Lean Agile Procurement (LAP) is a new way of thinking about how companies buy goods and services.
It can transform your procurement process from a hindrance to a competitive advantage with an agile, collaborative, and continuously improving approach to buying goods and services.
We all know procurement can be slow, bureaucratic, and inflexible. This can hinder companies looking to move quickly and innovate – especially in today’s fast-paced business environment.
In the modern procurement landscape, organisations are prioritising digital transformation efforts and implementing modern technology with new capabilities, and operating models.
The Hacket Group’s leading research, CPO Agenda: 2023 Key Issues Study, highlights agile procurement as a top 10 priority for procurement leaders. Hackett says leaders must improve the agility of the procurement process through simplification, empowering decision-making and calculated risk-taking, digital processes, and streamlined governance. This surely spells excitement for procurement in the future?
LAP is a powerful approach that can help companies transform their procurement process from a hindrance into a competitive advantage. It’s all about being agile, collaborative, and constantly looking for ways to improve. Success stories in commercial functions have demonstrated the potential for huge business impacts, improving lead times between 200 and 800%.
Learn how to apply agile to procurement on our online course.
Procurement made more manageable
With LAP, companies are streamlining their procurement process by breaking it down into smaller, more manageable steps.
This approach emphasizes collaboration, flexibility, and continuous improvement, which can help companies get the products and services they need more quickly and efficiently.
One of the key tools of Lean Agile Procurement is the Lean Procurement Canvas, which is a visual framework that helps companies map out their procurement process and identify areas where they can improve.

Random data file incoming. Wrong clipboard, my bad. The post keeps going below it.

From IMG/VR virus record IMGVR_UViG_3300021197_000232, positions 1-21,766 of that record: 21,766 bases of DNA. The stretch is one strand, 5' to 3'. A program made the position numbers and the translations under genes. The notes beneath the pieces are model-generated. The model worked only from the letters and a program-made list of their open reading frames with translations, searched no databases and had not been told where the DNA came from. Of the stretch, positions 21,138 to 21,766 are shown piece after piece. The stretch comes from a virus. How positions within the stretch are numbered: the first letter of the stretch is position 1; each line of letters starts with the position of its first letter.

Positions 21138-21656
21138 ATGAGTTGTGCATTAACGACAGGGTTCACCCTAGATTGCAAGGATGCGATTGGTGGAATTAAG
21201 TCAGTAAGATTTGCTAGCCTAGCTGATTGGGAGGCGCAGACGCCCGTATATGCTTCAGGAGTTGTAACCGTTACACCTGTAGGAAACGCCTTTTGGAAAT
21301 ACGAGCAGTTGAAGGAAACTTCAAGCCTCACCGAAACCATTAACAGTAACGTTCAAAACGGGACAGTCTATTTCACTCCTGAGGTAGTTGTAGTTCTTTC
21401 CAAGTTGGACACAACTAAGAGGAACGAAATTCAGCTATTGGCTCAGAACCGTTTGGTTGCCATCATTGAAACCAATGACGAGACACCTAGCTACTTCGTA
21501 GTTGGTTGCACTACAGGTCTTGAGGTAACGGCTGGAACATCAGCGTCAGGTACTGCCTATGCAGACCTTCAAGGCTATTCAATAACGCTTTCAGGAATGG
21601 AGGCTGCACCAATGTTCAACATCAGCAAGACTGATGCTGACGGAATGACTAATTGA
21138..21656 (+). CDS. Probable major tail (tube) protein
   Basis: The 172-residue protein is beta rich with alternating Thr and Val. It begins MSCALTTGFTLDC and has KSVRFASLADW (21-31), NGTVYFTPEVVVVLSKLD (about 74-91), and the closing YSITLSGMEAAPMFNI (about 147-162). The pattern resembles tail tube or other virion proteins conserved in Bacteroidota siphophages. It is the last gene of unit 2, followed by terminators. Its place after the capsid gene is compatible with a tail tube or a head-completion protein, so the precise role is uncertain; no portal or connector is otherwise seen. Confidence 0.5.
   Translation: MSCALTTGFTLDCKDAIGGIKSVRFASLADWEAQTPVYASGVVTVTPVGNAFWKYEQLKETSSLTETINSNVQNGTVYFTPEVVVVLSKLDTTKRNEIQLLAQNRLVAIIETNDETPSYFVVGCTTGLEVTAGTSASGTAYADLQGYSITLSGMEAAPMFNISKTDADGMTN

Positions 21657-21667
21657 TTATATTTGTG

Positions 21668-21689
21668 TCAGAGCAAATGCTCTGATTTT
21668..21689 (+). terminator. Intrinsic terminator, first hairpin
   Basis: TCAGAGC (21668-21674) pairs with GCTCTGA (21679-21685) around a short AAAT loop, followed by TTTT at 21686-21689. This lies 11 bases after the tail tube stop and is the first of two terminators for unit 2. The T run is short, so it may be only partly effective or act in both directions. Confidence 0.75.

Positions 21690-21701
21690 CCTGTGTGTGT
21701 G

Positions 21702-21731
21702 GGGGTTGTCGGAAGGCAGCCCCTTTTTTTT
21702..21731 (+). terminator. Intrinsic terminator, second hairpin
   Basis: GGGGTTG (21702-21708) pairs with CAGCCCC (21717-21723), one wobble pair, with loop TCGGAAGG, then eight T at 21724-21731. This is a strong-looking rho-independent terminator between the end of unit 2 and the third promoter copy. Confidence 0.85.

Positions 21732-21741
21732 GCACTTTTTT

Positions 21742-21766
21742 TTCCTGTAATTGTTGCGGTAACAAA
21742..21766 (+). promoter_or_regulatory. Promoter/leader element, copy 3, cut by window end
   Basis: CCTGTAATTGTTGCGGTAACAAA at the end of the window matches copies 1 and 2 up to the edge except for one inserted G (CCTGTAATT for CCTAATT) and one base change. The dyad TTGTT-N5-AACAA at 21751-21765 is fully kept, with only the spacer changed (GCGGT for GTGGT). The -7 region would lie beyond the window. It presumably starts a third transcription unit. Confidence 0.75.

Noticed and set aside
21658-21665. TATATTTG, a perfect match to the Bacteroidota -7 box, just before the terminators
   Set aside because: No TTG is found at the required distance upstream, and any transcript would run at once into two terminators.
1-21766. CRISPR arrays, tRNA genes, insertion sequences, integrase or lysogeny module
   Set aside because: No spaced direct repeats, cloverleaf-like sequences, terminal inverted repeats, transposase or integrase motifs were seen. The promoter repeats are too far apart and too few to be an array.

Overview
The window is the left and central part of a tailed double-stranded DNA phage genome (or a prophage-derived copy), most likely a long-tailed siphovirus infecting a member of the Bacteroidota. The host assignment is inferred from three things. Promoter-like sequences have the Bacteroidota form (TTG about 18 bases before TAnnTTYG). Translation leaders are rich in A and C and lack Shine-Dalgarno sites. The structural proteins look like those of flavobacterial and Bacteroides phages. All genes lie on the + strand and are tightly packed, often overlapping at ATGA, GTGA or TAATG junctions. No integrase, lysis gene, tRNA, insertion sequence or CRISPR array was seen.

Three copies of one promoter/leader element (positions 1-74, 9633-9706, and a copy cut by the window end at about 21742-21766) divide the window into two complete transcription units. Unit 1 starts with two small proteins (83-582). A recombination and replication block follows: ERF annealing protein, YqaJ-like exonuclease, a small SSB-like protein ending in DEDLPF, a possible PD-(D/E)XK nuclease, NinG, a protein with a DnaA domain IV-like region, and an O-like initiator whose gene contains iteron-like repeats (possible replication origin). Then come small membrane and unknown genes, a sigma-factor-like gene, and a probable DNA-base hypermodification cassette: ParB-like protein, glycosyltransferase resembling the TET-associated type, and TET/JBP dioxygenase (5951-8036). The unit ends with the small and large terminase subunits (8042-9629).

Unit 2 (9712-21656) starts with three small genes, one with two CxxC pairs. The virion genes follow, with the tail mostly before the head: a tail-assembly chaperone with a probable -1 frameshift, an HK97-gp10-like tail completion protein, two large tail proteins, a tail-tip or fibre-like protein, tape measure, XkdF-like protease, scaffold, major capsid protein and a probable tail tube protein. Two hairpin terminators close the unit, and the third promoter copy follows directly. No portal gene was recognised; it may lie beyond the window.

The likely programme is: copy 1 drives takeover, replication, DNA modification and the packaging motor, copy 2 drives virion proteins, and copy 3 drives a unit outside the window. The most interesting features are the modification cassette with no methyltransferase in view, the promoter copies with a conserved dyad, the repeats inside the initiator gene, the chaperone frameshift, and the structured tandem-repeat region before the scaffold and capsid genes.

Get a free agile procurement coaching call APA Group, Air France KLM, Gazprom, BNP Parisbas, Auckland Council are some of the organisations to have effectively adopted the canvas in procurement.
The awarded success story of the CKW Group (7), an energy company in Switzerland with 1,700 employees and a turnover of ~850 million, showed that with Lean-Agile Procurement complex sourcing cases can be successfully processed in four to five weeks. The company successfully sourced a group intranet solution and time to market was achieved in just six weeks instead of six months.
By using the Lean Procurement Canvas, companies can identify waste, streamline their processes, and reduce lead times, which can help them stay competitive in today’s marketplace.
Benefits of the lean-agile procurement canvas
Purpose: This element defines the overall goal of the procurement process.
Scope: This element defines the scope of the procurement process, including the products or services that will be procured.
Suppliers: This element identifies potential suppliers for the products or services.
Needs: This element identifies the needs of the business and the customer.
Criteria: This element defines the criteria that will be used to evaluate potential suppliers.
Process: This element defines the procurement process, including timelines and milestones.
Relationships: This element defines the relationships between the business and the suppliers.
Risks: This element identifies the risks associated with the procurement process.
Metrics: This element defines the metrics that will be used to measure the success of the procurement process.
Start your lean agile procurement journey
To get started with Lean agile Procurement, companies can follow these steps:
Develop a clear understanding of the Lean Agile Procurement principles and methodologies. This can be done by attending training sessions, reading agile books and articles, and seeking guidance from experienced professionals in the field. Download a free agile procurement canvas.
Identify the areas in the procurement process that need improvement. This can be done by conducting an assessment of the current procurement process and identifying areas of waste, inefficiencies, and bottlenecks.
Implement small-scale Lean Agile Procurement pilots in selected areas of the procurement process. This will help companies to test the methodology and assess its effectiveness.
Measure the results of the pilot projects and use the data to adjust the procurement process accordingly. This can help companies to identify areas for improvement and make adjustments to optimize the process.
Build a culture of continuous improvement by promoting a mindset of experimentation, learning, and adaptation. This can be done by encouraging open communication, embracing failure as a learning opportunity, and fostering a culture of collaboration and teamwork.